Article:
Today the United States Supreme Court is slated to hear the case concerning Troy Davis, a 40-year old black man who was convicted in 1991 for the murder of an off-duty white police officer.
Not only was he convicted but was sentenced to death, and his chance at or for life has come dangerously close to an end. His execution has been put off three times, but if the nation’s highest court does not rule in his favor, his time may well have run out.
Davis from the beginning claimed his innocence, and no weapon was ever found. Then, beginning in 2000, seven of nine witnesses who had testified against Davis recanted or contradicted their testimonies, and said that they had been pressured by police.
In spite of that, Davis has been unable to get a new trial.
I am thinking that I would not want to be in Davis’ shoes. I am not sure that there is real justice in many to most cases.
For the longest time, I have noticed that it seems that “the system,” consisting of the District Attorney, the police and the courts, are reluctant to admit when they have made a mistake. I have watched, fascinated, as the Innocence Project has been able to prove that too many innocent people have been shoved into prison, with nobody believing their claims of innocence.
It makes me shudder. What chance does a “nobody” have in a system which is more apt to dole out justice to those whom it chooses, and ignore those who do not “make the grade?”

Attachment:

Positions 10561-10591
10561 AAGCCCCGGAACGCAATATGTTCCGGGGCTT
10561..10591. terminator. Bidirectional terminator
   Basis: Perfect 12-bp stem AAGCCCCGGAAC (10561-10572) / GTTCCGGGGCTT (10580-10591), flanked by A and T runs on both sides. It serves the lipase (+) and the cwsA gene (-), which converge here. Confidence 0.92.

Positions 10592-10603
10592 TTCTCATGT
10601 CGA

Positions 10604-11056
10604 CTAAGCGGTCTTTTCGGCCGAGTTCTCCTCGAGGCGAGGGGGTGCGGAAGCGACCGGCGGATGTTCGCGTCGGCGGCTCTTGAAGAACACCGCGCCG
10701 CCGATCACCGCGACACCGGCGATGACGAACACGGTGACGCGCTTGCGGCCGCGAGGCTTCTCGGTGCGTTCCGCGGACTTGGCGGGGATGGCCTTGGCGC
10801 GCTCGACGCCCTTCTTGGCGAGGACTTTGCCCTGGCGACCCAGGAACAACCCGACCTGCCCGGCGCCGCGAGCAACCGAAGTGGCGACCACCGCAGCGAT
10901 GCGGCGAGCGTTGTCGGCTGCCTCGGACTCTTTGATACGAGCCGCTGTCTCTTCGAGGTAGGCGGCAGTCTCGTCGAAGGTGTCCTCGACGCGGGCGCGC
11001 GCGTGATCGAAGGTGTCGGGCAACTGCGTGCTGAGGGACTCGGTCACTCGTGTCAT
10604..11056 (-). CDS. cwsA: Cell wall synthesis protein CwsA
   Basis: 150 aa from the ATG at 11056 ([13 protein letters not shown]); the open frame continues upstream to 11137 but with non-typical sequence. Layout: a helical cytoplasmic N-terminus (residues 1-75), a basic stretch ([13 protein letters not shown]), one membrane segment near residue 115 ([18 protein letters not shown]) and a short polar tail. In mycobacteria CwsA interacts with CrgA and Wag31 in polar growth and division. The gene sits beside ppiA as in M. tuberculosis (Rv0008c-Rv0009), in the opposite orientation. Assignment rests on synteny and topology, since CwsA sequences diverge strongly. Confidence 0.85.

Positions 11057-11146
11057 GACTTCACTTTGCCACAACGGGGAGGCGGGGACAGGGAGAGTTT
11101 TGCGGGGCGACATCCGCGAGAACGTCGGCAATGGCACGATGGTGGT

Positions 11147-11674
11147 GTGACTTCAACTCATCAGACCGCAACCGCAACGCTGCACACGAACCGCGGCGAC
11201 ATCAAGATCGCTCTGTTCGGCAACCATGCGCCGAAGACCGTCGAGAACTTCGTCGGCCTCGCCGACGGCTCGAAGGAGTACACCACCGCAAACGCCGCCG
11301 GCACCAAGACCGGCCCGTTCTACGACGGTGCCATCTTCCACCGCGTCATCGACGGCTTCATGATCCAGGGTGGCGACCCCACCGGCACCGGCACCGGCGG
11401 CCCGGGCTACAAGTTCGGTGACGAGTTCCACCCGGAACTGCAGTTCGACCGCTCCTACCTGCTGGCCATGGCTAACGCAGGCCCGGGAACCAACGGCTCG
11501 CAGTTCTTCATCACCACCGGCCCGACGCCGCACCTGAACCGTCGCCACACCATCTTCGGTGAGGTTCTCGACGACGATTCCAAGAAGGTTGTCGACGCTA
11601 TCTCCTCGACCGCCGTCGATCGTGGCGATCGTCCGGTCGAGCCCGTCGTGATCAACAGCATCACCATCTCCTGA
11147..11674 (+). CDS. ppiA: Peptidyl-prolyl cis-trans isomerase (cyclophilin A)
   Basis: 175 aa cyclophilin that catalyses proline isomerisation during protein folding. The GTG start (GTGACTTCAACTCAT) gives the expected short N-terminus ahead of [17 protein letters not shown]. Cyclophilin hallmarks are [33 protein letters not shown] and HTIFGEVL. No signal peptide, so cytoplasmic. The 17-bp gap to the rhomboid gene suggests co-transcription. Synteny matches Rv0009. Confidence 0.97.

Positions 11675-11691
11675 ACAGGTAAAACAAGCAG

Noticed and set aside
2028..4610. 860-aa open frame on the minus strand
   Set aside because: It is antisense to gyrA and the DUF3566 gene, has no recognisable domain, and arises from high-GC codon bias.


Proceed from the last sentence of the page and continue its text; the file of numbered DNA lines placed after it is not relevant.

It’s been shown that the testimonies of so-called “eyewitnesses” is not all that reliable. It is a known fact that many people think all people of another race all look the same. That is the result of our racism, and our unwillingness to get to know other people. We live on assumptions and opinions, not real knowledge of each other.
Then, there seems to be some machoism at work. It seems that too many male law enforcement officers define their masculinity on being right – even when they and everyone else knows they are wrong. I keep thinking of the recent footage on CNN showing an Oklahoma State Trooper harassing an EMS ambulance.
What came through in the footage was outrageous behavior of the trooper, menacing the EMS tech who calmly and repeatedly explained that there was a patient in the ambulance. The trooper kept up his harangue, and kept threatening the EMS tech with being put in jail.
The entire event was caught on tape, but I shuddered. What if there had been no tape? Would there be yet another American citizen thrown in jail, trumped up charges against him, with no chance of justice?
Mix together the disparity in treatment given to people with money compared to people who do not have money, the machismo factor and the ever present racism in this country, complete with the assumptions and opinions that disease has planted in too many of us, and real justice is elusive, unreal and too seldom given.
I would hate to be in Troy Davis’ shoes. I’ll bet he believed at one time that when it comes to justice, truth matters.
It does not.
And that is just a candid observation.